They’re not a bad invention, overall. Sometimes I’m quite glad of the fact that I’m able to walk around without crashing into things, wearing no glasses and looking not at all like the Milkybar Kid.
I get excited, it’s like the whole world’s in HD and it’s just so detailed. I’m overcome by the thrill of being able to negotiate busy streets without risking my life in my desperate attempts to differentiate between a car, speeding towards me determined to end my days, and an empty packet of crisps, floating gently across the road with all the happiness of an object that has fulfilled its purpose in life, and done it well.
But then I remember all the trouble and strife that these little jellied spectacles have caused me, and I know that we can never be friends.
The problems of contact lenses come in two categories: Putting Them In and Taking Them Out.
Putting Them In
Given that this is an ordeal which usually must be undergone painfully early in the morning whilst peering into a steamed up bathroom mirror you’d think they could’ve made it a little easier. But no, there are perils to be faced at every turn.
First you must extract two invisible objects from a puddle of liquid, which I think is actual fluid taken from other peoples’ eyes. Then you must delicately, with all the care and precision of a NASA scientist, balance the first of these infinitesimal things on your fingertip. And you had better not bloody drop it.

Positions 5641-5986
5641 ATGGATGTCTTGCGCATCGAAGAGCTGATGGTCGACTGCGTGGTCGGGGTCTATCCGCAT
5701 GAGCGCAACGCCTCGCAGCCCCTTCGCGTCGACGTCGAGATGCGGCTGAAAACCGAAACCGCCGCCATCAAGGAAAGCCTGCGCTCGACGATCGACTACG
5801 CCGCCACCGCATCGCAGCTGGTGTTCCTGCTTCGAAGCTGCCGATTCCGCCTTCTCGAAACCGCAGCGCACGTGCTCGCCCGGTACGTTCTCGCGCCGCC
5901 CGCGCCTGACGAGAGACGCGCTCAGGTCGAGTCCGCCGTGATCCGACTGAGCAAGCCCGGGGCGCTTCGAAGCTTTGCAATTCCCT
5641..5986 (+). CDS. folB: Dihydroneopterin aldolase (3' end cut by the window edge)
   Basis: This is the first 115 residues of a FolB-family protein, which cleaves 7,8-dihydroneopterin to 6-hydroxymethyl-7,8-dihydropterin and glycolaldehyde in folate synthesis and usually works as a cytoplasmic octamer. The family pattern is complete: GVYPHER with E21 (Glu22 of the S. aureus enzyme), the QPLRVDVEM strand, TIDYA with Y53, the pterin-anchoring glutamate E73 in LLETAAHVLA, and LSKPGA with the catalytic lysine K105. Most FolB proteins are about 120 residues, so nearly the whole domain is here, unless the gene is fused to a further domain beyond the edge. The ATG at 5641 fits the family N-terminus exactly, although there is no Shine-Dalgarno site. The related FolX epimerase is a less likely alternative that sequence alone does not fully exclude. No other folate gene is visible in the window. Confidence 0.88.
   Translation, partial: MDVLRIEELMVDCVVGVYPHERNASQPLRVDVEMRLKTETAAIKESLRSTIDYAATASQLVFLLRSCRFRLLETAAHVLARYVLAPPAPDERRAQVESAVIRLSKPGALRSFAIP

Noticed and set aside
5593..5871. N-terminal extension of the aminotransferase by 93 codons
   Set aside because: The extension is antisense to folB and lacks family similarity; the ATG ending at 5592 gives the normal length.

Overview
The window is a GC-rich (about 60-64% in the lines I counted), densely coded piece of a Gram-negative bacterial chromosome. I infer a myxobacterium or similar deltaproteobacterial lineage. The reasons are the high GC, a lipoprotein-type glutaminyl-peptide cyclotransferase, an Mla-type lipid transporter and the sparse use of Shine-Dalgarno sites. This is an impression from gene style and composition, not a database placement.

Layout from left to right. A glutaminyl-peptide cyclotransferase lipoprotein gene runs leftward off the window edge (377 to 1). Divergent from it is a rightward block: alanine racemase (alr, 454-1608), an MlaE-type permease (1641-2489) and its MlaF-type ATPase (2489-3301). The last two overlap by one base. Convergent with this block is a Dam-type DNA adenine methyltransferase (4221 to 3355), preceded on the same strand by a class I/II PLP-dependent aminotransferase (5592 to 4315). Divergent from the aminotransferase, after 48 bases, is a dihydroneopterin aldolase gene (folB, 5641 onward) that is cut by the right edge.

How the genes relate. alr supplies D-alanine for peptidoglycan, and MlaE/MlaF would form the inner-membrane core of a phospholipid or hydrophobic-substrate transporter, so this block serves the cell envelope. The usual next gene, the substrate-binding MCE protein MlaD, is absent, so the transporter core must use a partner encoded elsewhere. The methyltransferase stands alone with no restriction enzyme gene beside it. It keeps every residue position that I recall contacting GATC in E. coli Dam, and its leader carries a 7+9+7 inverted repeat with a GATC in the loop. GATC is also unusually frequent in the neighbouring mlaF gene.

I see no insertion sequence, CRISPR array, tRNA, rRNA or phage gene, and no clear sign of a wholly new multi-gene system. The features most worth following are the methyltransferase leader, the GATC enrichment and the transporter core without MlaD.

It’s not all about the balancing, though. You must also ensure that not a spec of dust or grit goes anywhere near it, unless you want to feel the rage of a thousand tiny needles punctuating your eyeball for the entire day.
If you have managed to balance the lens and it remains clear of microscopic particles of grit you will be ready for the next stage. Time to blindly thrust this invisible plate of vision into your eyeball, in a frenzied attempt to end the madness and start another day in the hamster-wheel of futility that is the real world.
Don’t get too excited if you do succeed, though. Within hours you’ll be called upon to complete the next optical obstacle course… Taking Them Out.
Taking Them Out
Although less thwart with danger than the Putting Them In stage, Taking Them Out offers its own selection of pitfalls, all of which end with you snivelling on the bathroom floor, your eyes a bloody mess, your confidence a shattered shell.
You must begin with levels of bravery which border on complete psychosis. They actually expect you to just shove your hands right into your eyeballs and pull the contact lenses off your sticky wet eyes.
You probably won’t manage this first time, unless you’re some sort of medal-toting war hero, so you’ll be on to stage two: the dismemberment. This is the point at which the contact lens decides its had enough of your fiddling about and flicks itself into an unnatural shape, probably a crescent moon or a tiny star. You’ll then face minutes of agony as you scrapple at your eye in a last-ditch attempt to remove the treasonous object before it causes you irreversible damage.
If you succeed here you’re lucky indeed, because stage three is the bit where the damned thing goes right behind your eye and just fucking stays there, like a malignant toad, waiting for you to give up on life entirely.
Bet the Milkybar Kid never had these problems.